Voyage Charters. Charterer’s obligation to load and discharge Last updated 28-Dec-2016

The charterer admits that he was under an obligation to nominate a berth and also to provide cargo, the latter being a separate and distinct obligation from the obligation to load.
Per Devlin J in Universal Cargo Carriers Corpn v Citati [1957] 2 All ER 70 at p.79

Obligation Obligation to provide the goods for loading

In absence of express stipulations the charterer is under an absolute obligation to provide cargo according to the charterparty, which duty forms the basis of the shipowner’s right to earn freight.

"Is not the freighter,"says Lord Ellenborough in Barker v Hodgson (1814) 3 M. & S. 267, "the adventurer who chalks out the voyage, and is to furnish, at all events, the subject-matter out of which the freight is to accrue." And on this principle it was held in that case, and has been held in several others, that there is an absolute contract on his part to furnish a cargo, and that he is bound to pay damages if it becomes impracticable to do so; though it would be otherwise if it became illegal to do so.
Postlethwaite v Freeland (1880) 5 App Cas 599 at 619 per Lord Blackburn.

Thus, charterers will be liable for any failure to provide cargo, whether total or partial, even if caused by extraordinary circumstances unless either the whole transaction is vitiated by illegality or the charterers protected themselves by express stipulations in the charterparty relieving them from the consequences of unforeseen impediments to the due performance of their contract.

Provision of the cargo and nomination of the berth must be made in sufficient time to enable the vessel to be completely loaded within the lay days. But failure to do so from the part of the charterer does not give a right to the owner to rescind the charter unless the delay becomes so prolonged that the breach assumes a character so grave as to go to the root of the contract.

If the charterer expressly or by conduct refuses to load the vessel, the shipowner does not have to wait till the end of the laydays before he can sue for a breach of the contract to load, but may accept such refusal and treat it as final.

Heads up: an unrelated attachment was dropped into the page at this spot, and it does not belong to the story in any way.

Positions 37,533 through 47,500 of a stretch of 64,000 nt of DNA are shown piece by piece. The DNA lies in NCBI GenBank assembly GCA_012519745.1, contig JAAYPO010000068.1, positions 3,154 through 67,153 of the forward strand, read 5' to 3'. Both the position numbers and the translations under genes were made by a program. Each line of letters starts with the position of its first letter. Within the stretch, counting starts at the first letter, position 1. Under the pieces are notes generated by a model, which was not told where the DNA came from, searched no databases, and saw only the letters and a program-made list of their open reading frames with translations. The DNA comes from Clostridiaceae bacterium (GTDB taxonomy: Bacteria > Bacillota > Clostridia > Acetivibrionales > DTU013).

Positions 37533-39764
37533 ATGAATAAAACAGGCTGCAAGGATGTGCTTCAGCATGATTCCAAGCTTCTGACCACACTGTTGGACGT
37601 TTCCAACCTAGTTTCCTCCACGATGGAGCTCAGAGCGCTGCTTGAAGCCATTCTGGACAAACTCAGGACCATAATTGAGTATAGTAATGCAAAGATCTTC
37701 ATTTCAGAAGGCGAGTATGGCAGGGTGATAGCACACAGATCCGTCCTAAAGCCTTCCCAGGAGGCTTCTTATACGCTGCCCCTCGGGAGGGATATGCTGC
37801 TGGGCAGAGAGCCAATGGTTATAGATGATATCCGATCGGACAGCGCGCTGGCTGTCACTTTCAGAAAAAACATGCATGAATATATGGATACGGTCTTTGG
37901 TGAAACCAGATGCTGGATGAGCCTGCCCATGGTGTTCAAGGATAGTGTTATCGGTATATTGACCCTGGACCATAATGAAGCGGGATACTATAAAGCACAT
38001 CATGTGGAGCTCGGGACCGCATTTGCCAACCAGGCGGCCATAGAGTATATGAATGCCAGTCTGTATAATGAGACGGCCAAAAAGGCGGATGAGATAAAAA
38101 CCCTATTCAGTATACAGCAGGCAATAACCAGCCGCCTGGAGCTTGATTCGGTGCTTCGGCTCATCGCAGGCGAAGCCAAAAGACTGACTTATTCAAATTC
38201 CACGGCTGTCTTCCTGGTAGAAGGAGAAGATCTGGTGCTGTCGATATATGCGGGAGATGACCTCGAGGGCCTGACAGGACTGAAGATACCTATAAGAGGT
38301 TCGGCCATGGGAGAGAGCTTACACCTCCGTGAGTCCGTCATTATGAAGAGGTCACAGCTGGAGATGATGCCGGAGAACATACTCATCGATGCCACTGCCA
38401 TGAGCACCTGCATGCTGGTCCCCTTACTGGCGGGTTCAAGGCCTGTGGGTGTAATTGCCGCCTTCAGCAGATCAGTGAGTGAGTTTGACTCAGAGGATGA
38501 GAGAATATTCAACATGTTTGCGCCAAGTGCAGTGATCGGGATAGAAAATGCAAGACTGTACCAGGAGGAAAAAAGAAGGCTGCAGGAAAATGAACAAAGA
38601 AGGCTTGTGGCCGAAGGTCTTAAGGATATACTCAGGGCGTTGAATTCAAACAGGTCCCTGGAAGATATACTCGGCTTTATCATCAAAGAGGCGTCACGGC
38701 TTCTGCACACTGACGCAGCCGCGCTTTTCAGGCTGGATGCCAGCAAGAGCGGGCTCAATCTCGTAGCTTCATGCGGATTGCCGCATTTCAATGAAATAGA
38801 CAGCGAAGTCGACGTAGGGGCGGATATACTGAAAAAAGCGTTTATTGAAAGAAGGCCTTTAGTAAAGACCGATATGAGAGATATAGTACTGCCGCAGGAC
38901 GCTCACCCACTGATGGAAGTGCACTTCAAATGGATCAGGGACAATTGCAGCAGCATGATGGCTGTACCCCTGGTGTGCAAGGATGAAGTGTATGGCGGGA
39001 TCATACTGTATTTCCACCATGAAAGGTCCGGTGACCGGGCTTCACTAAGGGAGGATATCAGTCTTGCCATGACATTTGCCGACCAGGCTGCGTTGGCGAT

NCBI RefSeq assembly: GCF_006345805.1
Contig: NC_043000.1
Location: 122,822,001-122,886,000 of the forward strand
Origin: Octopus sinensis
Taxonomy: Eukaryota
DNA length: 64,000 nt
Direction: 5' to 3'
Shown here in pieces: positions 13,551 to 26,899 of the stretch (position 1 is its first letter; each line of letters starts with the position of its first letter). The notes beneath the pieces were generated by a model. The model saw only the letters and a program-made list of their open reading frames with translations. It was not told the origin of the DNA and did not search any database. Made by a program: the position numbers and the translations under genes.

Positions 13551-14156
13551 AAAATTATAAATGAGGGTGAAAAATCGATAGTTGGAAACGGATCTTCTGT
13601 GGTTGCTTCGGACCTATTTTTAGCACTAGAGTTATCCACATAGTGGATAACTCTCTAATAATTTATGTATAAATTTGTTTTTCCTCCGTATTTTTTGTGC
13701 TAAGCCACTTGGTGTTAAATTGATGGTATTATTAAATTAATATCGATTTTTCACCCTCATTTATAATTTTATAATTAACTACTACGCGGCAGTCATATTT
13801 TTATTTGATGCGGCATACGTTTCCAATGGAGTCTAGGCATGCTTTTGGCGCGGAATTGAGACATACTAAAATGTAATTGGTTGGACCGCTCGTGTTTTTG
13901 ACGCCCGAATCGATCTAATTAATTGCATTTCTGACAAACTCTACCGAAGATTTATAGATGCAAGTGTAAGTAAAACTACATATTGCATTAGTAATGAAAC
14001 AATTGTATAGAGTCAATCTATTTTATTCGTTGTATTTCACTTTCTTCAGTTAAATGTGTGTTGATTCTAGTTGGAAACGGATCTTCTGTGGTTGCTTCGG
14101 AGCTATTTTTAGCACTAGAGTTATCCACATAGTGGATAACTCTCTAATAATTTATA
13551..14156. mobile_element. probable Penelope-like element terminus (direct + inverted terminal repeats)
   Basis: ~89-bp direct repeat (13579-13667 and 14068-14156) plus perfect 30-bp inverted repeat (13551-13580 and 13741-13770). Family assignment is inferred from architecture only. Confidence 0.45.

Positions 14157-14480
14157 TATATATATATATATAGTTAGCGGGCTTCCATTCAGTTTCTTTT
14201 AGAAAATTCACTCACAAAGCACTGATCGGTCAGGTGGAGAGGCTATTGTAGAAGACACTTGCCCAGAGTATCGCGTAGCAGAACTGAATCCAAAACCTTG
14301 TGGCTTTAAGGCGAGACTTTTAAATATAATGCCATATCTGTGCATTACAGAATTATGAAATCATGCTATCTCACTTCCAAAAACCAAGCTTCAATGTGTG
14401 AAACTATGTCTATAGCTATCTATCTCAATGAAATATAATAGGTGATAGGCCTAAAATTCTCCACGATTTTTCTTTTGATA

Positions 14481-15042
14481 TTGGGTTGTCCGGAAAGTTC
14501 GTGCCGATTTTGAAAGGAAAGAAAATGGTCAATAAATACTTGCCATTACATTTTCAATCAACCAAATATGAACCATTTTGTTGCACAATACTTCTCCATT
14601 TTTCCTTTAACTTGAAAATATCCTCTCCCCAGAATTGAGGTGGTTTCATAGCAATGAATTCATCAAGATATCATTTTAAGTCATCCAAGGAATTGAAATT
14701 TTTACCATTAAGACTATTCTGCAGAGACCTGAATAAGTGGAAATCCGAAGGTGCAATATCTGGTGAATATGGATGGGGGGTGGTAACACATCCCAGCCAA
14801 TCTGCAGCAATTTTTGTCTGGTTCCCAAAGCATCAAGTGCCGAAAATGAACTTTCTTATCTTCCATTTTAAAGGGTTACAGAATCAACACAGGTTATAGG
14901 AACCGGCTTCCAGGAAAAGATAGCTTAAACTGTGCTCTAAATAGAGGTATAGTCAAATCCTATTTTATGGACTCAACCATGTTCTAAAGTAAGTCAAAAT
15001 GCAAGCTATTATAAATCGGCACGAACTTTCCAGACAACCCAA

In SK Shipping (S) PTE Ltd v Petroexport Ltd [2009] EWHC 2974 (Comm), the charterers failed to obtain cargo in time and to avoid substantial liability for demurrage were trying to escape liability by embarrassing the owners into agreeing a mutual termination of the charterparty. Flaux J agreed, at paras 101, 110, with the owners, that charterers’ failure to confirm their intention to perform their obligations under charterparty amounted to a renunciation of the charterparty:

Whilst not in themselves renunciatory, the combined effect of those matters was enough, both subjectively in terms of [the owner’s] state of mind and objectively in terms of what a reasonable person in the position of [the owner] would have thought, to give rise to a concern as to whether [the charterer] would be able to perform the charterparty, notwithstanding that the laydays had not yet expired.

[Charterers were] not saying "we will perform our obligations under this charter", but, at best, "we will only perform something different". A statement that a party will only perform something different from the contract is as capable of amounting to a renunciation as an express statement that a party will not perform the contract.

If contract has no express provisions covering the case the charterer will not be relieved from obligation to obtain cargo by such causes like strikes bankruptcy of merchants supplying the cargo, or non-existence of such cargo as well as causes preventing loading due to ice, bad weather, railway delays or Government orders. It seems to be equally difficult to invoke the doctrine of frustration in instances where the supplier refused to make goods available as case CTI Group Inc v Transclear SA [2008] EWCA Civ 856 shows. The Court of Appeal held that refusal is a matter of choice and is not of itself sufficient to frustrate a contract.

Moreover, the cargo must reasonably comply with the terms of the charter, the charterer must bring the cargo to the loading place and the charterer must perform his part of the operation of putting the cargo on board the vessel. Since the shipowner is not concerned with the methods by which the charterer intends to acquire the cargo, the arrangements for procuring that cargo are outside the scope of the contract. In Grant у Coverdale (1884) 9 App Cas 470 Earl of Selborne LC described these arrangements in the following words:

… those things with which [shipowner] has nothing whatever to do, which precede altogether the whole operation of loading, which are no part whatever of it but which belong to that which is exclusively the charterer’s business. He has to contract for the cargo, he has to buy the cargo, he has to convey the cargo to the place of loading and have it ready there to be put on board; and it is only when he has done those things that the duty and the obligation of the shipowner in respect of the loading arises.

If the ship cannot arrive so as to enable laytime to commence but for the cargo is available for her, defaulted charterer will be liable in damages to the shipowner for delay caused by the non-availability of such cargo. In the Atlantic Sunbeam it was held that:

… the term to be implied in this case is to the effect that the charterers were bound to act with reasonable dispatch and in accordance with the ordinary practice of the port of Calcutta in doing those acts which had to be done by them as consignees to enable the ship to become an arrived ship. In that connection the burden of proof, as in all cases of allegations of breach of contract, rests on the plaintiff, in this case the owners.

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